Chicken Butts and Loose Donkeys


Hi friends, both old and new! A big welcome to my new subscribers, if I could reach through the screen and hug your neck I would. My posts are about all sorts of things, but I hope you enjoy the philosophical and deep words I’m sharing with you today. Life isn’t always just sunshine and rainbows, sometimes you wrestle with the hard questions, search intensely for meaning… or maybe just a rogue donkey. Anyway, I hope you find some meaning here (or maybe a giggle, sometimes it’s the same thing). Proceed.

Never say never. Isn’t that what they always say? And if you’ve been a parent longer than a minute, you say it pretty much daily. And since I am a parent, and Fifi’s basically an only child and needs responsibility and companionship, I did what I never thought I’d do: filled the barn with animals you can’t ride. Or eat. And since never say never generally has a domino effect, two things happened this week that I never imagined would ever be a thing. First of all, I washed a chicken’s butt. You heard that right. Her name is Big Mama. I washed Big Mama’s butt—right clean, too. Chickens apparently get something called “dirty butt” (so creatively named) and my poor hen was walking around with her tail feathers matted in poop for weeks… Don’t judge me, it took me a while to adequately consider my options: 1. Wash the butt. 2. Allow the butt to stay nasty. or, 3. Pop a cap. (I know a guy…) As you can see, each of these options requires courage. Each has lasting implications. And each was a moral dilemma. And since I’m a girl who generally likes to do the right thing, I took one for the team and opted for door #1.

How exactly does one wash a chicken’s butt, you ask? Fill a bucket with warm water, catch the dirty chicken, put her in the chicken jacuzzi for 20 minutes and speak loving (and cleansing) words over her. That’s right, I spent 20 minutes of my life holding that chicken down in the purple bucket singing love songs. Fifi came and helped “soothe” Big Mama (poking her in the eye, kissing her on the beak, squishing her comb) and I, with gloved hand, proceeded to swish the poopy water around while trying to dissolve the ancient, matted poop from her ample backside—until Big Mama decided enough was enough. She flapped her pepper-sprinkled wings and got the heck out of that Chicken-cuzzi, spraying poop water all over me: from heat to toe, including in my hair and on my upper lip. I’m still disturbed. I still can’t stop exfoliating.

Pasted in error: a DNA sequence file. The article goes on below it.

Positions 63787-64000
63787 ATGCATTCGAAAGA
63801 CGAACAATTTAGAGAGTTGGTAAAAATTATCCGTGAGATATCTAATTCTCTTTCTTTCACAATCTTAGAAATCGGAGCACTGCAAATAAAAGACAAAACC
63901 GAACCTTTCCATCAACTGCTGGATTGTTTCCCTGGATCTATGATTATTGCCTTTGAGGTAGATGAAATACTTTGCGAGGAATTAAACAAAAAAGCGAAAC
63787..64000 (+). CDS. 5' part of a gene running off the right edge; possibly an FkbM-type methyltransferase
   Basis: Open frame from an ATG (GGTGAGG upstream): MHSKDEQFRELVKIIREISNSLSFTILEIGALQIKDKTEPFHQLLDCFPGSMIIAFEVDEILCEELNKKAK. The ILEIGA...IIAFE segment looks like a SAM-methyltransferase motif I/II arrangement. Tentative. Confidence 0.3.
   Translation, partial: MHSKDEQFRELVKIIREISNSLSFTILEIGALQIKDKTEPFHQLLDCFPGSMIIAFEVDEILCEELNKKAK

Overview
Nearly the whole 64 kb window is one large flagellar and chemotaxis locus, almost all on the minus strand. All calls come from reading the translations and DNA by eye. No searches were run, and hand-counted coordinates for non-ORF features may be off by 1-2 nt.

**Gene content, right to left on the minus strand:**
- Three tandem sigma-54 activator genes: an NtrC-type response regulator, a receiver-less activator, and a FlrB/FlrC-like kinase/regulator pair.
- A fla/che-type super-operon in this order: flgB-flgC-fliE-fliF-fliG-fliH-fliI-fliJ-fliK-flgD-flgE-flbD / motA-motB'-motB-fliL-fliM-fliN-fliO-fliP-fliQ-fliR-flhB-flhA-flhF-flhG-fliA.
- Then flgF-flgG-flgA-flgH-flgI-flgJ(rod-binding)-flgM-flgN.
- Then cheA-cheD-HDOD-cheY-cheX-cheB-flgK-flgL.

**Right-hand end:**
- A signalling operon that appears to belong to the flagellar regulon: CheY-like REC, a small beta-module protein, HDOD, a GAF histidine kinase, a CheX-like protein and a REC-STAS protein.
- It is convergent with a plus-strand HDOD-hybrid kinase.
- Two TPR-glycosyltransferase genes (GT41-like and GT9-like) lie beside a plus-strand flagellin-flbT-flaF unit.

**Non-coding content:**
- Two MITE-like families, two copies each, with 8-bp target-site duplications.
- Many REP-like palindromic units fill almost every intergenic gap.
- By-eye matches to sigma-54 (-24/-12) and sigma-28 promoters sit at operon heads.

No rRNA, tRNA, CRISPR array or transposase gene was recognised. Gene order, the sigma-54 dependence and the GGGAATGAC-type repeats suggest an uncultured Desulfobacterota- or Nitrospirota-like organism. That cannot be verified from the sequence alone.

But the crazy doesn’t stop there. Only a few days later, while I was doing some work at nap time and chatting with my 18 year old son in the kitchen, I looked out the window and noticed a giant poop pile on my lawn. Donkey poop. Leaping up, I looked out to the barn and realized the donkeys were… missing. Now, last month we decided it would be a great idea to acquire some miniature donkeys to be besties with our baby Pygmy goats (I decided only miniature and female animals are allowed). We have an old one and a fat one, and both are the friendliest, shaggiest, sweetest, beasts. Anyway, donkeys are smart, and they figured out how to escape into the wild and open spaces of my neighborhood. So, while Isaiah tipped his handsome blond head back and blithely drank chocolate milk straight from the carton, I proceeded to beg him to go with me on a donkey hunt.

This is what that sounds like:

Me: Oh my gosh the donkeys got out! Will you help me catch them?

Isaiah: No way, dude.

Me: Come on, please? What if I can’t catch them?

Isaiah: Real smart getting donkeys in the first place. Not my problem, bro.

Me: Okay, fine. But don’t think you get to eat food here ever again. (Leaves in huff).

Needless to say, the donkeys were caught and again safe in their pasture. The chicken butt is fluffy, and the teenager is still inhaling carbohydrates at light speed. (They also say “never make empty threats to your children you won’t follow through on”).

All’s well that ends well:)

I hope you love your crazy today!